|Someone jumping onto a riverboat before it leaves the pier|
T experienced a number of new experiences. He used a river boat that was a means of transportation (not just a tourist boat), he rode a tuk-tuk (2 stroke engine powered tricycle-cab), and walked down a street market daily.
|Wai Phra to a monk on the street market on Petchburi Soi 5|
|Letting some cars go by in the morning street market|
He obviously stands out. The very casual dress compared to school kids, the fact that he bounces along as he walks would make him stand out even if he was not speaking english. And in social status conscious Thailand, this particularly makes him stand out as many service personnel have gotten used to not having their curtesies returned by those of higher social class, so my six year old stands out from greeting everyone he interacts with properly.
When I was in Afghanistan, I had spoken frequently with a former CIA officer on a range of topics. One day he commented that I was someone who could go anywhere in the world and learn to interact with anyone. Now, that is not true, I spent much of my growing up years just trying to reduce how much I got yelled at instead of building competencies, and I was still getting used to being in a place where it was acceptable to act when lives were in danger. But being a parent, I can think about what it would take to actually be such a person. And that would include learning to function in new environments, with new social rules and requirements, and new patterns of life. Even now as someone this young.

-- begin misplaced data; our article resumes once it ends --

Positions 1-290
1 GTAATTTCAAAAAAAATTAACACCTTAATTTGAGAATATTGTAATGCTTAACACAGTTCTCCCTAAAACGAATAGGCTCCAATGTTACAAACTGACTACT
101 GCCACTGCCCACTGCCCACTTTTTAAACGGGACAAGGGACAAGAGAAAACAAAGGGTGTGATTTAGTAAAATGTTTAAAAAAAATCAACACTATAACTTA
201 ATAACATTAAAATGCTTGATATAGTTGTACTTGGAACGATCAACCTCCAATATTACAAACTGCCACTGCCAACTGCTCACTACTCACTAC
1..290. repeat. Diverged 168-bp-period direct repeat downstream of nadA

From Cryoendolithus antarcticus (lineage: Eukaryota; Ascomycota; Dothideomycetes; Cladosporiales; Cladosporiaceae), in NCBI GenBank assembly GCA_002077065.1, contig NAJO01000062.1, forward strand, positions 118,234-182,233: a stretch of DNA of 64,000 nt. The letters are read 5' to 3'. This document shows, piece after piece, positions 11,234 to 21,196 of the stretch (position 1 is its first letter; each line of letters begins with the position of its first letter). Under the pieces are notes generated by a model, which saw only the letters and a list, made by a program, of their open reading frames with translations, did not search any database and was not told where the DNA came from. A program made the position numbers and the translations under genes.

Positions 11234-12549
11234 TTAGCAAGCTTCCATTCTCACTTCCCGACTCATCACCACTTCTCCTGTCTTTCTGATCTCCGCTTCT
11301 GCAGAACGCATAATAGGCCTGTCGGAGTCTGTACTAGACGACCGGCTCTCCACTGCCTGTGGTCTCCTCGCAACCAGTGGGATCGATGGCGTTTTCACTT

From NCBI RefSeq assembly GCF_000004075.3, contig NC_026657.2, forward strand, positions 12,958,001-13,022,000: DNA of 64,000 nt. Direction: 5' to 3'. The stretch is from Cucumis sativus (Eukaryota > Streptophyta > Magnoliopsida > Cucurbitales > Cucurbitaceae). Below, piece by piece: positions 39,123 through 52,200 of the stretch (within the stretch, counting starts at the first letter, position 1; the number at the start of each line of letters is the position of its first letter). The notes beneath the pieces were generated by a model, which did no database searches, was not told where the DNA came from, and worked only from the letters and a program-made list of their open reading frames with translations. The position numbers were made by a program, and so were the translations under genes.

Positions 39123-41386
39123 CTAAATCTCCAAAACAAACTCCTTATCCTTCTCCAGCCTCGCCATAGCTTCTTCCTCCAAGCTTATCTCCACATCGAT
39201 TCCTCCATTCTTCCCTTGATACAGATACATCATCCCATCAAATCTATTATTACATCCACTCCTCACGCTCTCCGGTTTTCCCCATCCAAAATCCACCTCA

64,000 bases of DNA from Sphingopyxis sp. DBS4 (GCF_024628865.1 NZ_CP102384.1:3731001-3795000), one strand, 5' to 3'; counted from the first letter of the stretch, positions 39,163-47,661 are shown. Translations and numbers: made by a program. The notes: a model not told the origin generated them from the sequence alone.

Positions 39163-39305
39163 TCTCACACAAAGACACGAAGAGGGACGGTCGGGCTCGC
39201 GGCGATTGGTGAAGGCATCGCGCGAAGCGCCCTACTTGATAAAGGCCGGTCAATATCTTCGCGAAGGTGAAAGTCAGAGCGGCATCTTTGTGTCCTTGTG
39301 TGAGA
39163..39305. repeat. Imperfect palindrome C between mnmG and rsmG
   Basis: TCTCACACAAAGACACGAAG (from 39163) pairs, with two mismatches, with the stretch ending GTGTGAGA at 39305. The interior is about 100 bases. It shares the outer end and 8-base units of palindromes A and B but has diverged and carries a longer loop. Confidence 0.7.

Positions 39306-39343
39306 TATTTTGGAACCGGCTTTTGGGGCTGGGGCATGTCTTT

We hope that he will experience three cultures growing up: the U.S., Thailand, and China. And that this could be a springboard for being the type of person my colleague talked about.
|Riding a river boat|